US business activity jumps to a 4-month high in June, showing that the shock of the coronavirus pandemic is easing

REUTERS/Chris KeaneA worker uses an electronic screwdriver to install the motherboard on the reverse side of a 32-inch TV at Element Electronics in Winnsboro, South Carolina May 29, 2014.
  • IHS Markit’s flash US purchasing managers index jumped to 46.8 in June, from 37 in May, the company reported Tuesday.
  • It’s the highest the index has reached since the coronavirus crisis hit the US. Still, any reading of less than 50 signals a contraction.
  • “The improvement will fuel hopes that the economy can return to growth in the third quarter,” said Chris Williamson, chief business economist at IHS Markit, in the report.
  • Visit Business Insider’s homepage for more stories.

A gauge of US business activity jumped to a four-month high in June, signalling that the shock of the coronavirus pandemic and related lockdowns is easing as the economy reopens.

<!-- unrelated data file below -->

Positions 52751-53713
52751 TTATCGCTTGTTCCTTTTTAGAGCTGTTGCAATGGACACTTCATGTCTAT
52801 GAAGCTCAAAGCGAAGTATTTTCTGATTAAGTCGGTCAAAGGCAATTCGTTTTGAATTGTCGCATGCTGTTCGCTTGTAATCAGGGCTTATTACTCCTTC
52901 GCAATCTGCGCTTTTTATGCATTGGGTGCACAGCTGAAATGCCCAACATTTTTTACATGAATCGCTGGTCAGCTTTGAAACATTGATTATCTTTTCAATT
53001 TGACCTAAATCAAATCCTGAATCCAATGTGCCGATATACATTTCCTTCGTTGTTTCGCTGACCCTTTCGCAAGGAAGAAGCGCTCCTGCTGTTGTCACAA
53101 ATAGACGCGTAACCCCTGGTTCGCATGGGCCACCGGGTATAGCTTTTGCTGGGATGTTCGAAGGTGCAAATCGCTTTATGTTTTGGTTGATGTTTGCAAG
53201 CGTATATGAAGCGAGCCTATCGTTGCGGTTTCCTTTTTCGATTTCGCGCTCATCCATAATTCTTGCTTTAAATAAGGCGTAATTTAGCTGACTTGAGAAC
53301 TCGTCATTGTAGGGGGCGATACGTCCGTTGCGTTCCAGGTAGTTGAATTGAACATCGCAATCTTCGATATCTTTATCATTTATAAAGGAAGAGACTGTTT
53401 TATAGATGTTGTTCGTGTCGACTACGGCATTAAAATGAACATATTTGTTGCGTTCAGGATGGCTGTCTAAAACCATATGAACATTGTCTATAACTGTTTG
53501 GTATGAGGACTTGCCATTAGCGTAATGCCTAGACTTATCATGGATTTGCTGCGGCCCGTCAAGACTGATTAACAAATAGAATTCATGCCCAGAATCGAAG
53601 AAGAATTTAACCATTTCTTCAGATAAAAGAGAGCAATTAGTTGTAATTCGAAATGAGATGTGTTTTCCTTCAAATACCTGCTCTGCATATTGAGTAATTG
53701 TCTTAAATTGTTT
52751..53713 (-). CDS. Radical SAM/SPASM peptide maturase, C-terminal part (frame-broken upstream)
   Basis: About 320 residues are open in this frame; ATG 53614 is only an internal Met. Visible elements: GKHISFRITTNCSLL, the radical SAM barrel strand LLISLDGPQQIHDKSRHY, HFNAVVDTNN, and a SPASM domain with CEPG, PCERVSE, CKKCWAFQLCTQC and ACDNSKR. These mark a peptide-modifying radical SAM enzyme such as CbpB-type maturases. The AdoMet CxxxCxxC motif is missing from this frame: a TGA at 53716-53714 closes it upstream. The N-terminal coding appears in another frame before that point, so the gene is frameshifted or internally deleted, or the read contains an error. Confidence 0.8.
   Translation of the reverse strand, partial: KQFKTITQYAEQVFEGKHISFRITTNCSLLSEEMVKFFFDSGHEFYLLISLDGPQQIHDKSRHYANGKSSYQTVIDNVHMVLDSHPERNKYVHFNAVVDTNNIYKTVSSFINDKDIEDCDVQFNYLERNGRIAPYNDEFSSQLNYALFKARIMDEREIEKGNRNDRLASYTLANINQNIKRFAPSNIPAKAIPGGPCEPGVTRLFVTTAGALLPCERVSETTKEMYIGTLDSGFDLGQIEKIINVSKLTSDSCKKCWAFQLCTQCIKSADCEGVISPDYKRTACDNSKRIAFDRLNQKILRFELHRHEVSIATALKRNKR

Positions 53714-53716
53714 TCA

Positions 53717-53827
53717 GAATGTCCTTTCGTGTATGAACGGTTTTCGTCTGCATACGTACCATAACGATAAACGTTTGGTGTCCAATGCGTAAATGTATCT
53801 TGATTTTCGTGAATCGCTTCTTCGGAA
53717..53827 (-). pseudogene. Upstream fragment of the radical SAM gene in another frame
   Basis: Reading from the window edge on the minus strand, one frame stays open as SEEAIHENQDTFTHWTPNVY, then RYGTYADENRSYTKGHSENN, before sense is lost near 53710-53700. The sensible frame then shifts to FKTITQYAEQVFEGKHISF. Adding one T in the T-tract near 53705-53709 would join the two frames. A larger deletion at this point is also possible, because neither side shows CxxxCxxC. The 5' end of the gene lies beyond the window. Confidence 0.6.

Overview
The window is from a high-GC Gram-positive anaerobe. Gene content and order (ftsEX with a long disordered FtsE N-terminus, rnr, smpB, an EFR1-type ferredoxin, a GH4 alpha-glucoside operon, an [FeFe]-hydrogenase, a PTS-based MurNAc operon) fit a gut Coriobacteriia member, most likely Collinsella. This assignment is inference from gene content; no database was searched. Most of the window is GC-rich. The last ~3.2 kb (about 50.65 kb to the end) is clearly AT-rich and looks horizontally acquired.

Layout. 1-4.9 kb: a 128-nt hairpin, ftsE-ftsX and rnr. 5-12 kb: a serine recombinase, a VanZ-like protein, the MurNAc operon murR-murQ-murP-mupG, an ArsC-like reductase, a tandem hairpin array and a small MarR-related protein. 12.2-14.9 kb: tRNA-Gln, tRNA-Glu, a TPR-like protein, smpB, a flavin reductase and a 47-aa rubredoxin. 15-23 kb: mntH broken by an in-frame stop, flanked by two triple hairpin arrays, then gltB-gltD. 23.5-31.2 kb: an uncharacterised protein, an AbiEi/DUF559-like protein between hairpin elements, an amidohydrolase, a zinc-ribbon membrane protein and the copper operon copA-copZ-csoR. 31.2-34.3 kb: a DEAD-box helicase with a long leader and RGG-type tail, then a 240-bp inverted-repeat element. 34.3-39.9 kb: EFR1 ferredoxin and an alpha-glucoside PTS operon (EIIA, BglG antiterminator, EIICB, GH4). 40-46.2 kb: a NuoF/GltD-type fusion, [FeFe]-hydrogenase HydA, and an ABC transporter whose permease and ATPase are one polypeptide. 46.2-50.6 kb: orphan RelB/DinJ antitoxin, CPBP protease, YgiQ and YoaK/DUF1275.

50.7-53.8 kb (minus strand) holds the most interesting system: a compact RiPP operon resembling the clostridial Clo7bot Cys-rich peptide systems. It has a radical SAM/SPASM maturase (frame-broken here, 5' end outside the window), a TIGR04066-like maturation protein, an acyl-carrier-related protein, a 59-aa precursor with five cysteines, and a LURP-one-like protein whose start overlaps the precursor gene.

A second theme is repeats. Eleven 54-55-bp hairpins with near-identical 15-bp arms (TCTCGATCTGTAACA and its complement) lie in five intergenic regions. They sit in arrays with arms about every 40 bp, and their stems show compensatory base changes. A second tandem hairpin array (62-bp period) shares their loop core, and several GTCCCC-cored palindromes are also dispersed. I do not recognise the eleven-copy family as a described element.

The IHS Markit composite index of purchasing managers rose to 46.8 in June from 37 in May, the company reported Tuesday. It’s the highest reading for the index since March, when the coronavirus pandemic shocked the US economy and nearly halted all activity.

The reading shows that business activity is recovering as the impact of the coronavirus pandemic eases, but still remains in contraction, denoted by any number below 50. The IHS Markit composite measures US orders from both services and manufacturing.


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June also brought an uptick in optimism, with year-ahead output expectations reaching a four-month high, according to the report.

“The improvement will fuel hopes that the economy can return to growth in the third quarter,” said Chris Williamson, chief business economist at IHS Markit, in the report.

“However, although brief, the downturn has been fiercer than anything seen previously, leaving a deep scar which will take a long time to heal,” he said.

While firms noted that demand had rebounded in June, it still remains historically low as consumers weigh a potential second wave of coronavirus cases. In addition, June signalled further cuts to workforce numbers, and both hiring freezes and weak demand led some companies to lay off workers in an effort to cut costs.

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